As a black cloud billowed over the rooftop, flames crawled up the walls of the house in southern Columbia. Thick, toxic smoke filled the room, making it difficult to see to the other side. For two MU students, survival came at the hands of firefighters.
On April 3, that nightmare was reality for Skylark Lane resident John Rubin and guest Cody Boswell.
“The fire had such a head start on us,” said Battalion Chief Steve Sapp. “When we got there, we had very heavy involvement of fires throughout the roof and the second floor, where two of the victims, John and Cody, were.”
Sapp and three other firefighters, Dave Richerson, Doug Thoma, and Jim Kandlik, were on hand Friday at the Missouri Auto Auction for the presentation of a $5,000 check to University Hospital’s George David Peak Memorial Burn Care Center.
Boswell’s father, Gregg, owns the auction center east of Columbia and another in Kansas and raised the money through donations and auctions of special items, such as signed memorabilia from NASCAR driver Carl Edwards.
Originally the burn center and the fire department were each to receive half of the money, but the fire department, which does a lot of fundraising for the burn center, donated its share to the hospital. Boyd Terry, associate director of the burn unit, accepted the check.
“We care for a lot of people who have no resources whatsoever, so we’re always happy to have some help in terms of getting equipment or special needs that we have,” Terry said.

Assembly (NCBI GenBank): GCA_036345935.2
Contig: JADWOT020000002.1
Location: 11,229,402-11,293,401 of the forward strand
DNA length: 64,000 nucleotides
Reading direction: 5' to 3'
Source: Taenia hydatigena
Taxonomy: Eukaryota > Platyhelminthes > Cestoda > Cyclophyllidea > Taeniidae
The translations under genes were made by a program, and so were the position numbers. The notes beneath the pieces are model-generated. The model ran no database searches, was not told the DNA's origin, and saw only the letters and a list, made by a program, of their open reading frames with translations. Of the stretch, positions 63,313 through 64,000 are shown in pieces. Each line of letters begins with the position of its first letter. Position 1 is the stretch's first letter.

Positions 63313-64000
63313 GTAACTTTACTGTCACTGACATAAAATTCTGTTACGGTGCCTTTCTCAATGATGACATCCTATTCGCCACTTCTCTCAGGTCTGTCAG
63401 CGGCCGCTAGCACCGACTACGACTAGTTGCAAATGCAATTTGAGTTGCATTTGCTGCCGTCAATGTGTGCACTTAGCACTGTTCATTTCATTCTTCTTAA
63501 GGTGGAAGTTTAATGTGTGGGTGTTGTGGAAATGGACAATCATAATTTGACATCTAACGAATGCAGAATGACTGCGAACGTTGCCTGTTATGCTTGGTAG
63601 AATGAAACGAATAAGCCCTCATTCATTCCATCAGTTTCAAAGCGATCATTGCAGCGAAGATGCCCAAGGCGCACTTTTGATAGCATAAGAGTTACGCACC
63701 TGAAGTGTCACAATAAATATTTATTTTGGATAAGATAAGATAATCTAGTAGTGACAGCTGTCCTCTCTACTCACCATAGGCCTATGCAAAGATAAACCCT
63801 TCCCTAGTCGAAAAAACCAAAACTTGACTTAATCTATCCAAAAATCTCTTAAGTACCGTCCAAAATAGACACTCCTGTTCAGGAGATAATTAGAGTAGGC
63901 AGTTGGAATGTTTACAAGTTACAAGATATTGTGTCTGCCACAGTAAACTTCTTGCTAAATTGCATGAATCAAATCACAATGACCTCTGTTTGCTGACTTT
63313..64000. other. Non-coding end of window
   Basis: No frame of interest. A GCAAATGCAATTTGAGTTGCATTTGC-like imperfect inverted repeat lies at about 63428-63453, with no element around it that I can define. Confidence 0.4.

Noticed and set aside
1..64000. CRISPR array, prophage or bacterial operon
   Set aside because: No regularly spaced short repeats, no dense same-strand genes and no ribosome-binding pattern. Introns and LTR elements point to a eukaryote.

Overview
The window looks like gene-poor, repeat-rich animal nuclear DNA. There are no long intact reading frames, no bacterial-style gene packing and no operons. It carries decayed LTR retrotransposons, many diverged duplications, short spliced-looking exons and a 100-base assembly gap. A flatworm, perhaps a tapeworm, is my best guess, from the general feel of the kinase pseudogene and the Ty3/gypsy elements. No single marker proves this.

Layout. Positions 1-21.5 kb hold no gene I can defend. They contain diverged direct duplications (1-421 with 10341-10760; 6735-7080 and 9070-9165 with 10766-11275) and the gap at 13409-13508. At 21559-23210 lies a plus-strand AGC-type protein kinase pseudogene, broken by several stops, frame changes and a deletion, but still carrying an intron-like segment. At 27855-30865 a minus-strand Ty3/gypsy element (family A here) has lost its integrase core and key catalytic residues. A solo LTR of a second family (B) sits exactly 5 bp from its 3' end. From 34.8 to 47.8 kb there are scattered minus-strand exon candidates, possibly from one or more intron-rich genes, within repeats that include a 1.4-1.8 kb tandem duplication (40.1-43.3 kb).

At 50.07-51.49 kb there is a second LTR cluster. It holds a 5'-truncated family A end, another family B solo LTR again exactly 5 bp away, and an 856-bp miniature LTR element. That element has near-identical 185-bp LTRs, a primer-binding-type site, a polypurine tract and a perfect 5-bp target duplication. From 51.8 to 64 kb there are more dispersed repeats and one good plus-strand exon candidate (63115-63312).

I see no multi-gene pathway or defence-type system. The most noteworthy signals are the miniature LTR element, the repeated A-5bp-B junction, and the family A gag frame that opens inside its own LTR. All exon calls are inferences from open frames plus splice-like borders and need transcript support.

Boswell said that he was trapped in the burning house for about 50 minutes. No one at the scene knew how many people were left inside or where they were, so firefighters made repeated sweeps of the house to locate trapped victims.
“We’re so fortunate to have all these people in town,” Boswell’s mother, Dagmar, said of the firefighters.
The ceremony was the first time Boswell and Rubin met their rescuers. Boswell said it was important for him to give a little back to the firefighters and the hospital because they had done so much for him. If they hadn’t been there to help, Boswell said, he wouldn’t be alive today.
“Honestly, I don’t think firefighters get the respect they deserve,” Boswell said.
At the time of the fire Boswell, 22, was a junior at MU. After recovering in the hospital for nearly a month and a half, he was allowed by MU to take his exams and wrap up the spring semester.
Boswell is planning to take online college courses until he returns to MU, probably in the fall of 2006. He’s a business major but is thinking about changing his major to sociology.
Rubin, 23, graduated from MU with a bachelor’s degree in industrial engineering. Now, he is looking for a job and open to anything life has to throw at him, Boswell’s mother said.
Rubin and Boswell were good friends before the fire, but now, Boswell said, the bond is even stronger. He said also he talks almost daily to Sabrina Padgett, who was hospitalized overnight for smoke inhalation.
Dagmar Boswell said she is proud of the two young men and how they have dealt with the situation.
“These boys went through hell,” she said. “Now they both have a very positive outlook.”